—Greta Christina[1]

Atheists think religion is a major social issue. Atheists -- many of us, anyway -- think religion is one of the major sources of social upheaval on the planet. From sex and science education in the U.S. public schools, to the violence and chaos in the Middle East, we think a lot of what's terribly wrong with the world would be better -- not perfect, but better -- without religion. This isn't trivial. Treating it as trivial is just an attempt to get us to shut up.

Greta Christina is a blogger and the author of Why Are You Atheists So Angry? 99 Things That Piss Off the Godless, and Bending: Dirty Kinky Stories About Pain, Power, Religion, Unicorns, & More. On her blog, she writes about politics, sex, kink, fashion, feminism, atheism, skepticism, and LGBT issues, among other subjects. She's uncompromisingly hostile over harm she believes religion causes and also over misogyny within the atheist movement. [2] [3]

Shut up, that's why[]

"Shut up, that's why" is the name Greta Christina gives to a category of rhetorical tactics aimed not at countering atheists' arguments, but at stopping argument altogether. While some of them are logical fallacies, others are not even structured well enough to qualify as logical fallacies.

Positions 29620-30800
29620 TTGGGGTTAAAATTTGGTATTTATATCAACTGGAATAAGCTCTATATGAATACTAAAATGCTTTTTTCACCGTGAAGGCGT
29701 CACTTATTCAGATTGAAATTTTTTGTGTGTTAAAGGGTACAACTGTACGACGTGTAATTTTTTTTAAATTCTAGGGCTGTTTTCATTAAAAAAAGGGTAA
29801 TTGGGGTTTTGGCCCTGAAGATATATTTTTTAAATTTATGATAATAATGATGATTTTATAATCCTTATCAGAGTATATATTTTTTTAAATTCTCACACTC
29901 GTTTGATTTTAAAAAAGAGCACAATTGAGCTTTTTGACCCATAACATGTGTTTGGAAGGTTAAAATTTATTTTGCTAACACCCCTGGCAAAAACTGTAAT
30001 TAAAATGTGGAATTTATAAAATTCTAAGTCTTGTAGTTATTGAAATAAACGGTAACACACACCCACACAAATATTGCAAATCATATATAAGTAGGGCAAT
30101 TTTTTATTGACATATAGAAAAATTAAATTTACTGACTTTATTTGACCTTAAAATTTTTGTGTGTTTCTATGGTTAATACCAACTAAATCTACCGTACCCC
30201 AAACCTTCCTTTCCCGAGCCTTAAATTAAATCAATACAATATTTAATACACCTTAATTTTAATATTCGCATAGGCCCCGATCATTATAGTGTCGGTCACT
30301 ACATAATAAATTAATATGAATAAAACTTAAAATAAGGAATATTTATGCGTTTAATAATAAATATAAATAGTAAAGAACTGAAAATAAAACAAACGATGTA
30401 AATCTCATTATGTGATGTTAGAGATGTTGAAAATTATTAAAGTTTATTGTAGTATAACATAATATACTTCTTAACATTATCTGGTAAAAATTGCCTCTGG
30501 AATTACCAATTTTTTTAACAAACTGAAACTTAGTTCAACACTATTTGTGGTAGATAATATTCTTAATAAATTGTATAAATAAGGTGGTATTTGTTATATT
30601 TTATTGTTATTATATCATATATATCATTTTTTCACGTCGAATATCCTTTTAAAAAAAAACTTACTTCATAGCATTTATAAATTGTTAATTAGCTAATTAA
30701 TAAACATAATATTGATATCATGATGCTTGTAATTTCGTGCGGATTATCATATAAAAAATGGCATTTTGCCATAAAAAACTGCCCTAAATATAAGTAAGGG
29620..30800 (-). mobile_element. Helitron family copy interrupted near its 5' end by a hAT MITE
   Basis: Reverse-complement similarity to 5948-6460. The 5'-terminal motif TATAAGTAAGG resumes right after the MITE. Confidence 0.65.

Rhetorical tactics[]

Christina identifies several tactics that fall into this category:

  • Why talk about atheism when there are much bigger problems in the world?
  • Religion is not in the same category as science and politics, and should not be expected to prove itself the same way (aka Non-overlapping magisteria).
  • Why do you care what other people believe?
  • Religion is private. Why do we need to talk about this?
  • Atheists act as though they're superior to everyone else.
  • Atheists are whiny.
  • I'm tired of hearing about atheism. Can't you give it a rest?
  • Can't we just agree to disagree?

This section is adapted from Iron Chariots Wiki.


Greta Christina suffered womb and ovarian cancer in autumn 2012 and probably has a genetic condition that predisposes her to other types of cancer as well.


Christmas; Solstice; Hanukkah; Kwanzaa; Festivus; “the holidays”; whatever. I don’t have a strong attachment to any particular name or date or occasion. Any mid-winter holiday around the end of December will do. Lately I’ve been calling it either “the holidays” or “Santamas” (in honor of what Bart Simpson has described as the true meaning of the holiday: the birth of Santa). I was brought up culturally Christian, though, with Christmas trees and Santa and all that, and I do tend to refer to it as Christmas at least some of the time.

Greta Christina feels late December is a good time to get together with friends and celebrate as it helps people get through the darkest time of the year. [4]Religion isn't necessary to enjoy these celebrations. [5]

See also[]


Adapted from Pharyngula Wiki

External links[]